Joseph Valadez: Well, nothing’s impossible. You have to have faith. You have to have faith in God and above and beyond. You have to have faith in yourself that, “Yeah, life gets hard sometimes, but you have to have faith, you have to have faith, you have to have faith.” And I also… It only took me my age, preferably not. You could apply yourself in anything you do. No, it doesn’t necessarily have to be school, although I do emphasize when I talk to kids, “Go to school and get an education because we know that with a higher education, the better the job, better pay,” and whatever. But regardless, whatever you do, do it good and don’t be miserable in whatever you’re doing, especially like, I hear a lot of people, “Oh, I don’t like my job.” Why are you working there? I understand the bills, but if you’re in a place that you’re not comfortable with, then you should leave.

I feel my calling is, specifically, like I said, is helping kids because I get so much joy. But on the flip side, I get emotional because I remember when I sat at them seats and nobody encouraged me. Nobody encouraged me. Nobody told me, “Joseph, you go to school and become a doctor,” and “Joseph, you go to school and become a lawyer, or a fireman, or policeman.” Nobody encouraged me there. Nobody told me, no. I think that kids, these days, they need mentoring, and they need a lot of encouragement, especially when they’re coming from broken homes or they’re coming from homes where the cycle is second, third, fourth generation. And it’s not their fault because kids are only going to learn from the people around them, what the parents or grandparents are doing. Unfortunately, we see a lot of that in the inner cities and the barrios, right?

Like I said, I feel that that’s my calling. And I’m already in contact with a lot of organizations that want to bring me aboard or they want to give me a tour, because they’ve heard of my story, and they want to use me in some type of capacity. And I’m good with that. As long as this is a positive way, yeah I’m good with that. As long as it helps one person, preferably everybody, but if it helps one person, cool. If he takes my story, and goes, “I’ve been coming to you,” and if it takes my story to motivate, if it takes my story to inspire, and if it takes my story to give somebody hope, then that’s the plan God has, so be it.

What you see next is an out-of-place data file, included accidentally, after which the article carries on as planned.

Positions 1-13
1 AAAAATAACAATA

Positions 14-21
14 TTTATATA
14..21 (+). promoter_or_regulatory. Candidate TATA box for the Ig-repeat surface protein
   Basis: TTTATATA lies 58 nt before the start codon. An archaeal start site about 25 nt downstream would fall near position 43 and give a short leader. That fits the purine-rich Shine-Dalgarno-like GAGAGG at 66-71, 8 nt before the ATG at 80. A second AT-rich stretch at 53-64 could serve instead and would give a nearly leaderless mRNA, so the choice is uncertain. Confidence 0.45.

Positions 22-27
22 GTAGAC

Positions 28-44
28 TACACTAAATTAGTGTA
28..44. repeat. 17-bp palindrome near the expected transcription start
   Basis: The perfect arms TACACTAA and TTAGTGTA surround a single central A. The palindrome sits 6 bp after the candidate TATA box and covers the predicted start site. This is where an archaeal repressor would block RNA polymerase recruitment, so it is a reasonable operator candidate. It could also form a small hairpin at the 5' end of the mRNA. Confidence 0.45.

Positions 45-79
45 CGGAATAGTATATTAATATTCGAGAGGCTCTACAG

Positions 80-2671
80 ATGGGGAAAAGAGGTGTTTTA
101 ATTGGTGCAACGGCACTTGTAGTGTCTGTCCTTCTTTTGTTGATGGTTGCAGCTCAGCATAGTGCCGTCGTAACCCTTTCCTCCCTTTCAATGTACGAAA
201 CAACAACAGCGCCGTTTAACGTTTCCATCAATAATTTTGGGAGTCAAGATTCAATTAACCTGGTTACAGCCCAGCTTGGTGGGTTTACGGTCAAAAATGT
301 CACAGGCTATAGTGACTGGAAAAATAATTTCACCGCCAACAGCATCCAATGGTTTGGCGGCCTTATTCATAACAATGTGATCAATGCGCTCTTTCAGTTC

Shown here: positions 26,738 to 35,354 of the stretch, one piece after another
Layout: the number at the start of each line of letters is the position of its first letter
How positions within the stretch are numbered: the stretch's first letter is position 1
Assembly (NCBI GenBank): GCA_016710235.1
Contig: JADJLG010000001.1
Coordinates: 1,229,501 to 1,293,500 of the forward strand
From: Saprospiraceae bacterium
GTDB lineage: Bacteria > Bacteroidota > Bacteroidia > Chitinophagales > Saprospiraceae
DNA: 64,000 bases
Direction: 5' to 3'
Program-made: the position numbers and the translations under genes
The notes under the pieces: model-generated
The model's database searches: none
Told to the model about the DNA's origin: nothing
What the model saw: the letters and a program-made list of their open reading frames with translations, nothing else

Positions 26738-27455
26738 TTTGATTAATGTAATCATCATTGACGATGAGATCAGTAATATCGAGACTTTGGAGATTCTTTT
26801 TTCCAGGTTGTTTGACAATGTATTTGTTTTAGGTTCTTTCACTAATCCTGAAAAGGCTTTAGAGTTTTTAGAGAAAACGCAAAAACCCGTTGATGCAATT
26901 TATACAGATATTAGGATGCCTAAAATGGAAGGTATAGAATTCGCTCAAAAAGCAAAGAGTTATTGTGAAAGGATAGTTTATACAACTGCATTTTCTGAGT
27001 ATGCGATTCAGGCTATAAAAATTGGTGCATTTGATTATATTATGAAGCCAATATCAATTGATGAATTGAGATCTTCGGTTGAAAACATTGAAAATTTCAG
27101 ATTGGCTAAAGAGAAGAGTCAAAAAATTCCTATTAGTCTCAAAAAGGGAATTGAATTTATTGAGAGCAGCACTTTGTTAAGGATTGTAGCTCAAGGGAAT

Because I’ve had so many, thousands and thousands of tweets, Instagram, Facebook, from all the social media, saying, “You know what you did for me?” And it made me cry for about… A week and a half ago, I’d seen it and I cried for about a good hour because I did that. Somebody’s getting inspired from my story, and that’s God’s plan. And I believe that with all my heart.

Christin Thieme: That’s amazing. I love that. Well, I’m so happy that you’ve found your calling, and a huge congratulations to you on your graduation, and your acceptance, and everything that’s ahead. We like to end the show by asking, what’s one thing that you would encourage somebody listening to do today to do good, however they can, right where they are? So what would be your one tip for how to do good today?

Joseph Valadez: Well, especially if it’s somebody from my background, your past doesn’t define who you are today. It’s not how you start the race. It’s how you finish it. I started mine a little crooked, but by God’s good grace, I’ve been in this. So far, so good. You have to just see, you have to believe in yourself, you have to believe in God, you have to have faith that he’s got a plan for you.

Christin Thieme: Yeah. I love that. Remember that sign. If you need to write it down, do that. Make your own sign. Well, Joseph, thank you so much for sharing today. Again, just a huge congratulations to you. We can’t wait to see what you do next.

Joseph Valadez: Remember that I have to have a shout out to the Anaheim ARC.

Christin Thieme: Absolutely.

Joseph Valadez: They’re the ones that got me here. We have to make sure we get that across. I love that place. I’m loyal to that place because I wouldn’t be where I’m at had it not been for that particular ARC.

Christin Thieme: Absolutely. Well, big shout out to them. Thank you so much, Joseph.

Joseph Valadez: Thank you, and God bless you. Be safe, please.